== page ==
Moscow Planetarium opens an exhibition of rare Christmas tree ornaments and cards

December 19, 2019

On the occasion of the New Year holidays, the Moscow Planetarium has prepared an exhibition of rare Christmas tree ornaments and space-themed vintage cards. The display features 45 ornaments and 45 cards, gift boxes and other Christmas exhibits of the 1950s and 1960s, the period when the USSR and the whole world were actively exploring space. Glass figures of cosmonauts were the most popular Christmas tree decorations of those years. This is when Christmas cards started to feature spaceships, the Solar system planets, stars and comets.

Each series of Christmas tree decorations and greeting cards was a reflection of significant events in the history of Russia and space exploration. For example, postcards of the late 1950s showed the world's first artificial earth satellite launched in the USSR on 4 October 1957. The same year, a life-size satellite model was made specially for the Moscow Planetarium. You will find it in the first hall of the Urania Museum. Other popular subjects of Christmas cards of the late 1950s and early 1960s was the image of Father Frost flying on a rocket, and moonwalkers.

Besides, guests will see rare gift boxes made for the Kremlin Christmas Tree. They have a space design, too. You will see a box with realistic images of renowned cosmonaut dogs Belka and Strelka.

A separate large section of the exhibition is dedicated to Christmas tree decorations. After the launch of Sputnik-1 in 1957 and Yuri Gagarin's flight to the Earth's orbit in 1961, factories producing Christmas tree toys began manufacturing glass rockets, satellites and figures of cosmonauts in spacesuits. Visitors will see these rare Christmas decorations, as well as a variety of garlands and firecrackers, very popular at the time.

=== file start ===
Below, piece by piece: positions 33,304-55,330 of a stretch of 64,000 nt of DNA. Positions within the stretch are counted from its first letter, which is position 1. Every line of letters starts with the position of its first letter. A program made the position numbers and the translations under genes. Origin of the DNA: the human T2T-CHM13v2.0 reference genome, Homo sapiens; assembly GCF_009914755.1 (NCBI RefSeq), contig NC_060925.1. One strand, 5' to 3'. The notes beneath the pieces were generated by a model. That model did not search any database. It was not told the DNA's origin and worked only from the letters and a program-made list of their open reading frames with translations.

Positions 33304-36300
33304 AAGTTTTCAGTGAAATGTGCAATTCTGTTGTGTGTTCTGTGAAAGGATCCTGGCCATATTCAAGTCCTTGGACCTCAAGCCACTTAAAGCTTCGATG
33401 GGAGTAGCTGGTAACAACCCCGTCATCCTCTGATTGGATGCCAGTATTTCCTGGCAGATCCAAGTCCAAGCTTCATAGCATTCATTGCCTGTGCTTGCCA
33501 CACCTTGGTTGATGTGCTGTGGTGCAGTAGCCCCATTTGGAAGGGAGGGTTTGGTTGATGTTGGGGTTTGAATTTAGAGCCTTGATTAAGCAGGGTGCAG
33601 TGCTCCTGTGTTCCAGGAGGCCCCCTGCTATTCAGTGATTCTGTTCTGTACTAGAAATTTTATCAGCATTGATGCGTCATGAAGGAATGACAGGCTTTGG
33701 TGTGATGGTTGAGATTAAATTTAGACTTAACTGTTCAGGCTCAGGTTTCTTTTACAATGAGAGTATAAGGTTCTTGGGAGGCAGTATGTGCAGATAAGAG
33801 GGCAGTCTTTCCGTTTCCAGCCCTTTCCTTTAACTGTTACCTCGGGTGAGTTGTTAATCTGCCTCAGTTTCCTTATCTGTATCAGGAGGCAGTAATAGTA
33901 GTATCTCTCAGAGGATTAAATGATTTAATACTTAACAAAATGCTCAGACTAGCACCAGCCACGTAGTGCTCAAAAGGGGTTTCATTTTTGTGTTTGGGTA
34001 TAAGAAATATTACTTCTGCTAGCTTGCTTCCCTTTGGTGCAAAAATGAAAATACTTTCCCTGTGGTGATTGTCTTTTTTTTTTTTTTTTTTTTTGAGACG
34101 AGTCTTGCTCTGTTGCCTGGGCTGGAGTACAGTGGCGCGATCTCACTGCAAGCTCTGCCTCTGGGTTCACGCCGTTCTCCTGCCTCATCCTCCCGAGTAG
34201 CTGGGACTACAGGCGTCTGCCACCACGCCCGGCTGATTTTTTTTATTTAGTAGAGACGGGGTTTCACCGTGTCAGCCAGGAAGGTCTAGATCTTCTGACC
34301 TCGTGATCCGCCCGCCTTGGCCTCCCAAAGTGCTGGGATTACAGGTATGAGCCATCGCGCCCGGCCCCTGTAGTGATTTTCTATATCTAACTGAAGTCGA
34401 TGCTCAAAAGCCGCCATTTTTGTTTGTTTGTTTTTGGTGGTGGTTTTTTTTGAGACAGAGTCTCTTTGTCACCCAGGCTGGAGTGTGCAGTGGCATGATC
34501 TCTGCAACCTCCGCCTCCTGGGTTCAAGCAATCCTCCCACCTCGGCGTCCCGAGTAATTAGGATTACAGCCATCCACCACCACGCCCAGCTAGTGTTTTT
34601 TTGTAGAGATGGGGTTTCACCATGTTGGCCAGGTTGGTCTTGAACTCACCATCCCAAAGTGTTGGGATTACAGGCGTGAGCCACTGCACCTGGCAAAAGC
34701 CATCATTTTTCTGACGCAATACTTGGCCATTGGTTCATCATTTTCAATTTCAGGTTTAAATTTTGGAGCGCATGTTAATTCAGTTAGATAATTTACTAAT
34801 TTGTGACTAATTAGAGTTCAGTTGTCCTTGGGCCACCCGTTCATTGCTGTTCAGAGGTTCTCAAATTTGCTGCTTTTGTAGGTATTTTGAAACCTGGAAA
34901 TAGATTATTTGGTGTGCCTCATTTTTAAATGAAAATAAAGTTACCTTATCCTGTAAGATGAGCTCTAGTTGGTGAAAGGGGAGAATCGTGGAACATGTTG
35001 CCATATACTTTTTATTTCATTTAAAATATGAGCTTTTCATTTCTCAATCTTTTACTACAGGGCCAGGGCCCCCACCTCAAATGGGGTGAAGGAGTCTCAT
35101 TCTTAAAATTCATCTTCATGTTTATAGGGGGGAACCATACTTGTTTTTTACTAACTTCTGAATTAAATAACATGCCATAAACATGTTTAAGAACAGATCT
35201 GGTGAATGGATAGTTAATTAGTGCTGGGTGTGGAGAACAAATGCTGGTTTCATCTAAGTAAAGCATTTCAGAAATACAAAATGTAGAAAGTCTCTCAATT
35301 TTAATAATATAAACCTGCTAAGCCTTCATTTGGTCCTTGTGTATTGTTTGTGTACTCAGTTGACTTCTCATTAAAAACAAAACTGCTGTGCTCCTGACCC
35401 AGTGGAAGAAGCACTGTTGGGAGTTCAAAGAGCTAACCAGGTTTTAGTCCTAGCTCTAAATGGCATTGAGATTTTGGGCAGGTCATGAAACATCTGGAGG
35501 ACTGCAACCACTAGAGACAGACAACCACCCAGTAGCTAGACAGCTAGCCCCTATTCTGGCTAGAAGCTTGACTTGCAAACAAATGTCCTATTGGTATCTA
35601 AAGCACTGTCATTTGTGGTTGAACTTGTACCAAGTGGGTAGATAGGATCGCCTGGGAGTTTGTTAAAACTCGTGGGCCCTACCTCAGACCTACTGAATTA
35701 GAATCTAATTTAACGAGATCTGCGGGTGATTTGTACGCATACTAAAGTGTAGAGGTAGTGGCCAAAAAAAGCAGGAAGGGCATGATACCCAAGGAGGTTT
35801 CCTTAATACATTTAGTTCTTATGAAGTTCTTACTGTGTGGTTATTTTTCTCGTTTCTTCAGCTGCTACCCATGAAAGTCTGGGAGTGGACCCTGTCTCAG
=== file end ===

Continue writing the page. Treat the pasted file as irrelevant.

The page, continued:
Also, the display features cardboard Christmas ornaments many of us know very well since childhood. Glued together in workshops, they featured two cardboard pieces with a convex pattern covered with silver or coloured foil and painted with sprayed powder paints. There will also be Father Frosts made of papier-mâché and cotton wool popular in many families. These figures were called stand ones, for they were fixed on a wooden stand and put under the Christmas tree.

Drawings by graphic artist Oleg Estis decorate the exhibit stands. These are illustrations for the book 'The Fabulous Adventures of a Little Astronomer' by Yefrem Levitan. For several decades, the writer's work has been closely associated with the Moscow Planetarium, where he started as a guide to become one of the leading lecturers and guidance counsellors and a member of the Scientific Council of the Planetarium. Read abstracts from this book on the exhibition stands to learn about the mysteries of the Universe.

Visit the exhibition of rare Christmas tree ornaments and vintage cards in the Moscow Planetarium 10:00 am till 09:00 pm. You will find the display in the hall of the Urania Museum. The display is included in the Grand Star Hall ticket.

Moreover, the Planetarium invites to watch a new festive performance 'Christmas Toy Story'. This play is about toys hurrying to the festive party, but lost on their way. It will run 18 to 30 December.

The building of the Moscow Planetarium designed by architects Mikhail Barshch and Mikhail Sinyavsky is a monument of the constructivist era. The authors were proud of its giant 25 wide dome. Today, there is a cutting-edge starry sky projector mounted under it. Thanks to this unique appliance, visitors admire planets, stars and constellations. Besides, the Planetarium runs popular science films.

Daily, the Planetarium is attended by some 3,000 guests, with about a million visitors per year.


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